The use of so-called subscription lines the bank
loans that private equity, real estate, distressed debt, and
private credit funds sometimes use to postpone calling
investors capital are on the rise. And they may
pose systemic risks in the event of a market downturn,
according to Howard Marks.
The co-chairman of Oaktree Capital Group, who has been
writing his widely-read memos since 1990, writes that these bank loans have become a
popular way for funds to make early investments or even pay
fees and expenses without calling investors capital.
Typically, investors commit a certain amount of money to a private equity fund, and the fund manager
draws down those commitments over time as it makes investments.
Bank loans are not the same as leverage, which would allow a
private equity fund to actually invest more than what it raises
Funds are increasingly using bank loans, in part because big
investors want higher reported internal rates of return, or IRR
the performance measure for these types of closed-end
funds as well as fewer drawdowns of their capital.
Private equity and other funds, for their part, want a way to
enhance returns as well as lower the hurdle to receive
incentive fees. Bank loans allow them to do this. But Marks argues that bank loans can muddy
performance records along with investors ability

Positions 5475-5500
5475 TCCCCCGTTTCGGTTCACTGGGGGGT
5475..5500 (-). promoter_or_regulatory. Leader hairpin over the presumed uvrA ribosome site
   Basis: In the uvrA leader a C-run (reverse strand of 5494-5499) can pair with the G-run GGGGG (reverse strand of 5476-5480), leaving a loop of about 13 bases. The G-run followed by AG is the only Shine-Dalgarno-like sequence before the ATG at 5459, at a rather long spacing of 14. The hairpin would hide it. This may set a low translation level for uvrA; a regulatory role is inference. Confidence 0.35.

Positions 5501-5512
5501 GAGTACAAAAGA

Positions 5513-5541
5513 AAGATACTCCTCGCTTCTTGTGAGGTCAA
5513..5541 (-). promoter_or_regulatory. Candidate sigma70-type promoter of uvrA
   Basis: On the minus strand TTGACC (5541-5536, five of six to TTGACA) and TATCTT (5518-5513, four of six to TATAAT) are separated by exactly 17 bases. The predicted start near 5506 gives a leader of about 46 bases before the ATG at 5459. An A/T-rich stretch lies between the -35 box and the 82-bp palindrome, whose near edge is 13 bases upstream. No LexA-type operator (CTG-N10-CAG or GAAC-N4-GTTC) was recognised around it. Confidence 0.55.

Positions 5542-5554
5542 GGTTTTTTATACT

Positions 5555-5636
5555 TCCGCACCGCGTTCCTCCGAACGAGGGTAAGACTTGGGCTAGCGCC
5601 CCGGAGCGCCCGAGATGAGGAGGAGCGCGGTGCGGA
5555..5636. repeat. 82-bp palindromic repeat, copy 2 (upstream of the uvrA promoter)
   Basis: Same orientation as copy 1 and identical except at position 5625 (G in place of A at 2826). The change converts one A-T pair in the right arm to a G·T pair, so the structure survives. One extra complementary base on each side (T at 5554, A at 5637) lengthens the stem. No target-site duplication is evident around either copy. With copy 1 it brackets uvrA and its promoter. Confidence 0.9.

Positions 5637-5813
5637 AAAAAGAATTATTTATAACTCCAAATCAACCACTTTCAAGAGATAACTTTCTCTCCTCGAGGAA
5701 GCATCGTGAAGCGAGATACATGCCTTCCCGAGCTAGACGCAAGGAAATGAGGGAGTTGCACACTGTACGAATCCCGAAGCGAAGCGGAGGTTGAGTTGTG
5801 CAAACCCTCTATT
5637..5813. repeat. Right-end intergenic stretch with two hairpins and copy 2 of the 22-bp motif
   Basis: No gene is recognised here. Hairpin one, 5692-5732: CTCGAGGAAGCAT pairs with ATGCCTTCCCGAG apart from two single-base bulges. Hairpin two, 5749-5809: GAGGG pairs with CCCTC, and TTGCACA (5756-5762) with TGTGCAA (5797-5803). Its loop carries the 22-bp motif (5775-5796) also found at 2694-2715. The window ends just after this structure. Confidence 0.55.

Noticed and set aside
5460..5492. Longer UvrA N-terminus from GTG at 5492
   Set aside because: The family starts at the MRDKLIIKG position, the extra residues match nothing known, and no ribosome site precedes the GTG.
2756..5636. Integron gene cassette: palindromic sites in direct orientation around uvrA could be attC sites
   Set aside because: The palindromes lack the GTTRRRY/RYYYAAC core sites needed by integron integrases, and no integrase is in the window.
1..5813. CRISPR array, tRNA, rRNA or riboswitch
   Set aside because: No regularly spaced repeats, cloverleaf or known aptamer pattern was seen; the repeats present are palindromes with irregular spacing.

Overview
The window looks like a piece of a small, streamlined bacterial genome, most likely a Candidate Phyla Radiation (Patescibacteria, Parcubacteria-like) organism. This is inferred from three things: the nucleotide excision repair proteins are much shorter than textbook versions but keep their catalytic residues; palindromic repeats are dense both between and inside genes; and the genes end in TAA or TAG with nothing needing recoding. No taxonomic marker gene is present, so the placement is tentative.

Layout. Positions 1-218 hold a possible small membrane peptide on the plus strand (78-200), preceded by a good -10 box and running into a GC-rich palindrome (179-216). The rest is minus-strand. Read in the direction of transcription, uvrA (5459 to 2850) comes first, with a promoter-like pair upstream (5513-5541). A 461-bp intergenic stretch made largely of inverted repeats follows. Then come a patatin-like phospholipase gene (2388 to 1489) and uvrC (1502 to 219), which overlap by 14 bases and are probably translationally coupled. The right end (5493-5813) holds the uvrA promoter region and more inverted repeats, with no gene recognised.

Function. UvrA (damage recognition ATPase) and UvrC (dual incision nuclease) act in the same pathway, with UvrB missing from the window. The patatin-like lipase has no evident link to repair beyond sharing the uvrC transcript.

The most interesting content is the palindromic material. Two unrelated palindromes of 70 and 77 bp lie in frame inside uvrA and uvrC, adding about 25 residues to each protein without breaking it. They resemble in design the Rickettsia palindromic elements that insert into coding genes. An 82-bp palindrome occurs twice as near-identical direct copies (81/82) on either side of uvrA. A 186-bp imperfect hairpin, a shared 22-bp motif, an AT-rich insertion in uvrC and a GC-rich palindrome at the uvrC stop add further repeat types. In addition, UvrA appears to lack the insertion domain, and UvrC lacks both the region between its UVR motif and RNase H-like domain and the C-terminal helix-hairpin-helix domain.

to discern whether a fund manager is skilled in picking
More worrying for Marks, however, is the risks that bank
loans may pose to investors. First, bank loans do result in
funds making fewer calls on investors capital, but each
of those eventual calls will be larger in the end. During a
market rout, investors may be less likely to make good on
commitments if theyre experiencing problems in other
areas of their portfolios. If a private equity fund
doesnt have access to all of the money it is due, it
could default on the loans or not be able to jump on attractive
deals. In addition, if a number of investors dont make
their capital calls, a fund might not be able to repay its bank
loans as well.
Could this mean that failures by some LPs would
increase the likelihood of failures by others? asks Marks
in the memo. In the extreme, if defaults on lines are
widespread, could lines become a source of significant risk to
Marks argues that the bank loans do give funds flexibility
in making capital calls and to quickly jump on investment
opportunities. He adds that by postponing capital calls, a fund
can also make their early returns as well as longer-term
returns look better than they would have otherwise.
All other things being equal, the funds lifetime
IRR will remain higher than it otherwise would have been, since
the impact of using will taper off but not reverse, he
writes. Still, Marks says that some of Oaktrees newer
funds have started using subscription lines in response to
requests from clients.